Study protocol. Using a randomization table, participants were assigned to the HBO or control group. Patients in both groups were hospitalized for 2 weeks during the study and provided standard care, which was evaluated and performed in this study by a multidisciplinary team comprising the department of plastic surgery, endocrinology, and HBO. Standard care included offloading, footwear (featuring extra depth, arch support, and custom-molded inserts), and nonweight-bearing of the affected foot. All patients were prescribed oral antibiotics based on bacterial culture test results (including Gram-positive, Gram-negative, and anaerobes) and drug sensitivity test of ulcer tissue. Blood glucose levels were monitored and maintained at <8 mmol/L with subcutaneous insulin injections if necessary. Dressings were changed daily; silver-impregnated dressing was used in infected ulcers and absorptive cotton in uninfected ulcers. Ulcers were cleansed with saline solution, and daily wound curettage or debridement (provided by two specified surgeons) of necrotic tissue and surrounding callus was performed to get a well-bleeding granulating base. Ulcer tissue samples for biochemical assay were obtained during the curettage or debridement session. Patients randomized to the HBO group also received HBO therapy following the protocol specified by Kessler et al15 — ie, 100% oxygen, twice a day, administered for 90 minutes at 2.5 times atmospheres absolute (ATA), 5 days a week for 2 weeks (20 treatment sessions). HBO was provided via a multiperson hyperbaric chamber (K018YX-10-8, XinYing, Hang Zhou City, China). Each HBO session included 15 minutes of compression time, three 30-minute HBO periods with two 5-minute intervals in room air, and a 15-minute decompression period.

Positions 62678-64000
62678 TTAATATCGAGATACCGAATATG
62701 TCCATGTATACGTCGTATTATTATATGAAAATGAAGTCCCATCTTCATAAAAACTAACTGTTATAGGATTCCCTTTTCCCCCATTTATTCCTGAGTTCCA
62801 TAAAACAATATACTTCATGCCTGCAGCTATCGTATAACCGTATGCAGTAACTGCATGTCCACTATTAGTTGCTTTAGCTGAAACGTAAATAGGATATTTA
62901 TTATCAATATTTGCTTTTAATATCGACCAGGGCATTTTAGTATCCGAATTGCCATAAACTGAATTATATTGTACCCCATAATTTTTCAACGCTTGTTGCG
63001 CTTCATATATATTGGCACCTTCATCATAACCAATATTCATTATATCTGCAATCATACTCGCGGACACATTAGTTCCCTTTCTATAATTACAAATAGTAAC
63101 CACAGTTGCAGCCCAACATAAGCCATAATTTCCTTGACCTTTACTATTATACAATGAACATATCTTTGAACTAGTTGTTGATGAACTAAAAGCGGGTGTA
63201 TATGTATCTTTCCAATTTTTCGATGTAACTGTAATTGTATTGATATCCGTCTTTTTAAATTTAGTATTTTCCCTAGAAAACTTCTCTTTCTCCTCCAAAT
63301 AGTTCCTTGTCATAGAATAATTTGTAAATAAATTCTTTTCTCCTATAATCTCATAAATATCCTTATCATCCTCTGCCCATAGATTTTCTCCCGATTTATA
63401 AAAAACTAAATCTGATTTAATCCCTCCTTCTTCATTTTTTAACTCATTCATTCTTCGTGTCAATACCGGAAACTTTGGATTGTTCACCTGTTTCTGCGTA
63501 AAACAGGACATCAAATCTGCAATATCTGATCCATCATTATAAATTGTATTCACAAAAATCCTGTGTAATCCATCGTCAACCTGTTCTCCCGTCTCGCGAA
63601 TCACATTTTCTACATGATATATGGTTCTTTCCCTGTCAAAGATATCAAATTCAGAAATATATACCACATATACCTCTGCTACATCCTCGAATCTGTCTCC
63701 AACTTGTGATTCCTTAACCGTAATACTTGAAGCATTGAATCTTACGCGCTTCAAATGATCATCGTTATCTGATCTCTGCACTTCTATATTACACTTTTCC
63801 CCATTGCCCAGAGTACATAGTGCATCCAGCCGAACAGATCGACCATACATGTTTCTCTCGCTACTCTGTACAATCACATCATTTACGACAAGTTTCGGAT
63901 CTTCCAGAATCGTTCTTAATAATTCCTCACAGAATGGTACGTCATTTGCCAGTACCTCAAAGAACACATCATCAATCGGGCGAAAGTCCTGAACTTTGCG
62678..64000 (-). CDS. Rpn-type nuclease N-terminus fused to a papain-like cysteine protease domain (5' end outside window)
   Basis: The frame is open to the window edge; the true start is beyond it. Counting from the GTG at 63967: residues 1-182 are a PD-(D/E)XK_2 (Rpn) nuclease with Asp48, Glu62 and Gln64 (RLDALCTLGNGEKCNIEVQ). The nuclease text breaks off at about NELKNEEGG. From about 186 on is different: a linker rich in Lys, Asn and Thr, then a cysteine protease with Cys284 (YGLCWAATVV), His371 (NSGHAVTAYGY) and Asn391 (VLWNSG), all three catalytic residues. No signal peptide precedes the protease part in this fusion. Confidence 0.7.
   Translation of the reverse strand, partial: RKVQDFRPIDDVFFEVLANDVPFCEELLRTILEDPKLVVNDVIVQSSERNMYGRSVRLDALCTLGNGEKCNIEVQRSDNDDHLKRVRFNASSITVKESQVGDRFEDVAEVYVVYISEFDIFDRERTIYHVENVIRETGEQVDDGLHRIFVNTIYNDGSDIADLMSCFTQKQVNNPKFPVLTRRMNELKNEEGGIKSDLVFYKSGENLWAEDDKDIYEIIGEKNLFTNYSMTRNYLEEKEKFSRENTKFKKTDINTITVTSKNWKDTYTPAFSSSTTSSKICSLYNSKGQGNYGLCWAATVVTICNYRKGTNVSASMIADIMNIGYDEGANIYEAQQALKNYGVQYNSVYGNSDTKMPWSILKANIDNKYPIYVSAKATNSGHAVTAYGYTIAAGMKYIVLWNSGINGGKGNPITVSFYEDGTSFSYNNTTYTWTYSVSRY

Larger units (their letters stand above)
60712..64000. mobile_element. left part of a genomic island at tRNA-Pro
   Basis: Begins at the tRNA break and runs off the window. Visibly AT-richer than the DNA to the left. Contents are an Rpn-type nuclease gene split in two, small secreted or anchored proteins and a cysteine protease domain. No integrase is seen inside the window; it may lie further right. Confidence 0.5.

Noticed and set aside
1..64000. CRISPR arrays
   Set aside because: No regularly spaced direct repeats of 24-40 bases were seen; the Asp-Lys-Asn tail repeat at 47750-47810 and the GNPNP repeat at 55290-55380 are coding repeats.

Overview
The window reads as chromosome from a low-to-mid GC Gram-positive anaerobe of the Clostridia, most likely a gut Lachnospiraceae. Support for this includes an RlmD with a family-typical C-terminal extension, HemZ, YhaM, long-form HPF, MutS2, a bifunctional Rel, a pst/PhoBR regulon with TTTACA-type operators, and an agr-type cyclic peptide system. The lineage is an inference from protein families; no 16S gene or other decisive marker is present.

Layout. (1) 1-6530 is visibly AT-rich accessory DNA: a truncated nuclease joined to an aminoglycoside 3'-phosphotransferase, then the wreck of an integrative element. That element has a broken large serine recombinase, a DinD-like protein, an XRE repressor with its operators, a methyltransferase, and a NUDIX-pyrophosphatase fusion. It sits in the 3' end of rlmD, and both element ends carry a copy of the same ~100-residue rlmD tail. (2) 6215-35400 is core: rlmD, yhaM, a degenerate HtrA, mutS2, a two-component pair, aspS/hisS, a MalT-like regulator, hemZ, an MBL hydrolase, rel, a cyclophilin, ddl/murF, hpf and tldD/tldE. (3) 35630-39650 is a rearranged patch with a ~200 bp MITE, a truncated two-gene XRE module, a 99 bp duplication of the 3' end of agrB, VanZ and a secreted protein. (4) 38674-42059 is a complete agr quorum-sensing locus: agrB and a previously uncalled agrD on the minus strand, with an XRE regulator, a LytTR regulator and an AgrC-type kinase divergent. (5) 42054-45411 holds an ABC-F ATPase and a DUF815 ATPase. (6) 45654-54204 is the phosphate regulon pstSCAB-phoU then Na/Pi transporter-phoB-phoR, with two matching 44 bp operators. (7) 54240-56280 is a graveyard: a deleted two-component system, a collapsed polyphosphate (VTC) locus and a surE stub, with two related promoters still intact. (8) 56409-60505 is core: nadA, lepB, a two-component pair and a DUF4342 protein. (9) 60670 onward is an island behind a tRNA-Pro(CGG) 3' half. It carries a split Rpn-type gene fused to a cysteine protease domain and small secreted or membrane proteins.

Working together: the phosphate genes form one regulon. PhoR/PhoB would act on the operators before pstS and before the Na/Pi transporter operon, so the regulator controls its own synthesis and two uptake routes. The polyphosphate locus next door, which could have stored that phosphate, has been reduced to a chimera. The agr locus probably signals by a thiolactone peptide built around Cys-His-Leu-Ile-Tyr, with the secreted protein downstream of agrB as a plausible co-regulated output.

TcPo2 and ulcer area measurement. TcPo2 levels were measured (PeriFlux 5000, Perimed, Sweden) on day 0 (baseline) as well as before and after the HBO therapy session on day 7 and day 14. Measurements were taken on proximal noninflamed skin 1 cm from the ulcer edge, regardless of the specific location of the ulcer on foot. Ulcer size was measured using standardized photographs taken on day 0, day 7, and day 14. Although photographs were computerized using the Image J program (version 1.42I, NIH, US), changes in the ulcer area were expressed using percentage of reduction of ulcer area compared to individual baseline of day 0. Day 7 and day 14 measurements were obtained by two physicians blinded to the patient group.